Well, I think you can all probably guess the next scene. Tumbleweeds blowing, Brad and I alone at the remote regrouping point, looking forlornly in all directions while the “Dynamic Duo” conducts an independent tour of the State. It was all thanks to yet another problem with numerology.

This time Editor ‘arris confused route 453 with 253. To their credit, without a map, they somehow managed to find their way back to the rendezvous, albeit an hour late. They were so enthusiastic about the new roads that they had just discovered you just couldn’t scold the young ’uns.

One of the few stops where we all met at once.

I must explain that I simply cannot keep up with these two very capable riders, so for the sanity of all, waving them ahead is a must. However, leading from the back of the pack is an acquired art not yet mastered. So, during the day as missed regrouping points became the norm, we devised a hard rule – unless we could set up a T-intersection as the stop, the puppies were not allowed off leash!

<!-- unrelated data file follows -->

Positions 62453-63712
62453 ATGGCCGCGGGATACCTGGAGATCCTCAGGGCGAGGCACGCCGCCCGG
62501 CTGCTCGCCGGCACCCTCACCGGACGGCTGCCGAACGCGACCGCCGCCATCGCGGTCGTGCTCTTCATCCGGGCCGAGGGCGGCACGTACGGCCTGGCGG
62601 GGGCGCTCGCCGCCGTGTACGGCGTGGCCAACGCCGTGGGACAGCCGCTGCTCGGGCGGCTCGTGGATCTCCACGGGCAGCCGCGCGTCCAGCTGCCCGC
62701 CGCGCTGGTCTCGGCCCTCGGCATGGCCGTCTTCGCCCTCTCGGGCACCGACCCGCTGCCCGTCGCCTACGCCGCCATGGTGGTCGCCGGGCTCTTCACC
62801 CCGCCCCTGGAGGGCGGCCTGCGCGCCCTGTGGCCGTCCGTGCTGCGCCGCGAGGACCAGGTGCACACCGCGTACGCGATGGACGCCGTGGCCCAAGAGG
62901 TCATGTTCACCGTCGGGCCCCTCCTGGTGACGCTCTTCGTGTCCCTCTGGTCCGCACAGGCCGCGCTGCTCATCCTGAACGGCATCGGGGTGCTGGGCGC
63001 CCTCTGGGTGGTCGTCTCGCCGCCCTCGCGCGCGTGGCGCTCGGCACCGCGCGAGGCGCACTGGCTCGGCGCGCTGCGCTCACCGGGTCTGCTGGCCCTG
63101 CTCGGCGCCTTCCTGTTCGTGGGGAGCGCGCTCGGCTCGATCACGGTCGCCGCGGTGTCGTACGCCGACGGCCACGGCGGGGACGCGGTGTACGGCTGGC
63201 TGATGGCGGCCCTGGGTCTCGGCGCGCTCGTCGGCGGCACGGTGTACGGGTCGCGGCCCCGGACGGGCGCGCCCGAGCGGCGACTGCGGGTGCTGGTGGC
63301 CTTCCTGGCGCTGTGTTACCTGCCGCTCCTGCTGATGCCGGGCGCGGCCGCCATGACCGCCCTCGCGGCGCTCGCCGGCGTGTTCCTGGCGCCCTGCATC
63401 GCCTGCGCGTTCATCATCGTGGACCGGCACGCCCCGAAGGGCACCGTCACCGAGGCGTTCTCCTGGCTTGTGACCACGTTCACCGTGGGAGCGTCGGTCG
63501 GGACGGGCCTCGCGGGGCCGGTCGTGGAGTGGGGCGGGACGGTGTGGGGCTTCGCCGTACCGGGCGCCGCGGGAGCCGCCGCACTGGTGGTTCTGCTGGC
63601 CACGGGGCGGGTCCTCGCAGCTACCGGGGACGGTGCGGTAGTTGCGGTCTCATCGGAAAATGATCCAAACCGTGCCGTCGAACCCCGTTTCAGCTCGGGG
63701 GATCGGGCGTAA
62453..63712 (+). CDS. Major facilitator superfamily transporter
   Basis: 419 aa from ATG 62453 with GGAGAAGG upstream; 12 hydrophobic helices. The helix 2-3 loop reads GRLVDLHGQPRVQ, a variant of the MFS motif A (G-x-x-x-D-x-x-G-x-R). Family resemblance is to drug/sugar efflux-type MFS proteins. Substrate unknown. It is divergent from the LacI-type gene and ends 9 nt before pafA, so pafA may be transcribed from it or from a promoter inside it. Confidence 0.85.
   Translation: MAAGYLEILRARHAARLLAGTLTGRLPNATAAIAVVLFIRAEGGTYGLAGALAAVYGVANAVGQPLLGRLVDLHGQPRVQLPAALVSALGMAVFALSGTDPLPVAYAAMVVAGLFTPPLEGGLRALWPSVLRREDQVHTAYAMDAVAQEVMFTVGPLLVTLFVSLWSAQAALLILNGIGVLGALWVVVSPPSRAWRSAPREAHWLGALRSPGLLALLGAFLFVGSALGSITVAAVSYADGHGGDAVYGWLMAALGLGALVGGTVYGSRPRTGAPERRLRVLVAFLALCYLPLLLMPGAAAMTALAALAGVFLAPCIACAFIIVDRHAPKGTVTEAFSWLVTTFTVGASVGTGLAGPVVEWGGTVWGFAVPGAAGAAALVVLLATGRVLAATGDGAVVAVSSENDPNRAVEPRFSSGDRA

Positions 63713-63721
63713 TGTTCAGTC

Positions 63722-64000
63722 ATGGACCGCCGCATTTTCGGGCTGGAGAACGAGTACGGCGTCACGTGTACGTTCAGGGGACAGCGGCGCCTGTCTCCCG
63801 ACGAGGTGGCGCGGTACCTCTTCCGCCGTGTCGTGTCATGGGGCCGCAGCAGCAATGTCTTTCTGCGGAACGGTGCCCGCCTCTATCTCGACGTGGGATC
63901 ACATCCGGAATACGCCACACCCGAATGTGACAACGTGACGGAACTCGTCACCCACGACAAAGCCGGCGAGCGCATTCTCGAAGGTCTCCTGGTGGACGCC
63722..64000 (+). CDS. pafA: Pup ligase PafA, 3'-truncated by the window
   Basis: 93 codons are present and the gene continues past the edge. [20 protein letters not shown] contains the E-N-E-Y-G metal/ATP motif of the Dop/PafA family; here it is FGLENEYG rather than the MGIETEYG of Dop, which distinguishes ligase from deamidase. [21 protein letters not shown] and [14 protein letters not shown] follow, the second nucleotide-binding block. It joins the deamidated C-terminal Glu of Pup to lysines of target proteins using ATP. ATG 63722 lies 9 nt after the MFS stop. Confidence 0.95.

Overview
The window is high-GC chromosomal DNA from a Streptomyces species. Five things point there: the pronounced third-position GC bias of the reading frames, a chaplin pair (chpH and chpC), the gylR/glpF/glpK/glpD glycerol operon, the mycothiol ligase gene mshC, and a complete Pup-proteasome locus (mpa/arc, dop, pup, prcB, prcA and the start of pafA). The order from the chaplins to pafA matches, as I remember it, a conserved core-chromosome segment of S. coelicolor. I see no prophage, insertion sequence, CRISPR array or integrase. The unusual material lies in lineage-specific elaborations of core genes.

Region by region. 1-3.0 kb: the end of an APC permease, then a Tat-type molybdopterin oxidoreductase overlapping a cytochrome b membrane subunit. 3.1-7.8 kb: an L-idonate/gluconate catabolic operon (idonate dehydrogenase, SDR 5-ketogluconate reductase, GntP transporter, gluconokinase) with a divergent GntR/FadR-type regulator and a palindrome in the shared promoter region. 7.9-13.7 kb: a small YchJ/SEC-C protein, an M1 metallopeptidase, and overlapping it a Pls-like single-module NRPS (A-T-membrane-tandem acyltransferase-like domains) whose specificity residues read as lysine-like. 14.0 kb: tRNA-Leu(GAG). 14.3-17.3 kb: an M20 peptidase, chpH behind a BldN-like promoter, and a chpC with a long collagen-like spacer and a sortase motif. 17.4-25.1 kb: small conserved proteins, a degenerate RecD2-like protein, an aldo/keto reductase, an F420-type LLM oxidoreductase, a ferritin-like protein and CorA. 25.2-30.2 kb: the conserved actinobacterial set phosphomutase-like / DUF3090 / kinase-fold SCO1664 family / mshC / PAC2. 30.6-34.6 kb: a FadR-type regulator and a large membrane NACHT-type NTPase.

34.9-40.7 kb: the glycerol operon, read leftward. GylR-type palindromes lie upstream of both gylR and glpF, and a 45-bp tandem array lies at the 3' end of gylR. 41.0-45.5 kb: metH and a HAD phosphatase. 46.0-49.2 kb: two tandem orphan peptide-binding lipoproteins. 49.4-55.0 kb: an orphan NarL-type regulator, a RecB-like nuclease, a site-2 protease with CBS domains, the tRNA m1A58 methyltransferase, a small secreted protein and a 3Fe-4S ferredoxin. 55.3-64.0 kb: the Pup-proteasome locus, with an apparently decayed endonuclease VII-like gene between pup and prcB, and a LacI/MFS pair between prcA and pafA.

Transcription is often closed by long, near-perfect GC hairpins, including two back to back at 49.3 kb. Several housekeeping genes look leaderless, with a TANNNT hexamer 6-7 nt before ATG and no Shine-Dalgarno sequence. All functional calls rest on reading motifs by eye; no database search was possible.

This didn’t seem to do much as the rest of the day certainly didn’t go as planned. We didn’t ride every road we had planned to, we continued to make wrong turns, and the “schedule” went all to hell. But, you know what? We had the time of our lives! They had won me over to the dark side. To hell with my tight arsed plans and schedules, let chaos rule!

CHAOS AND THE ART OF THE TOUR

Editor ‘arris and Ed try to climb the Austin Dam. Well, what’s left of it.

That day, and for the remainder of the tour, the weather was absolutely perfect, clear blue skies and autumnal colours beyond belief or description.

For the next two days we followed our noses, stopped often, and lingered over conversations at the lunch counters of the local eateries. We rode down gravel and dirt roads that we had no business being on, made time to climb the ruins of the Austin Dam disaster, watched the leaves dance down to the surface of the Clarion River and skipped rocks on the Alleghany Reservoir.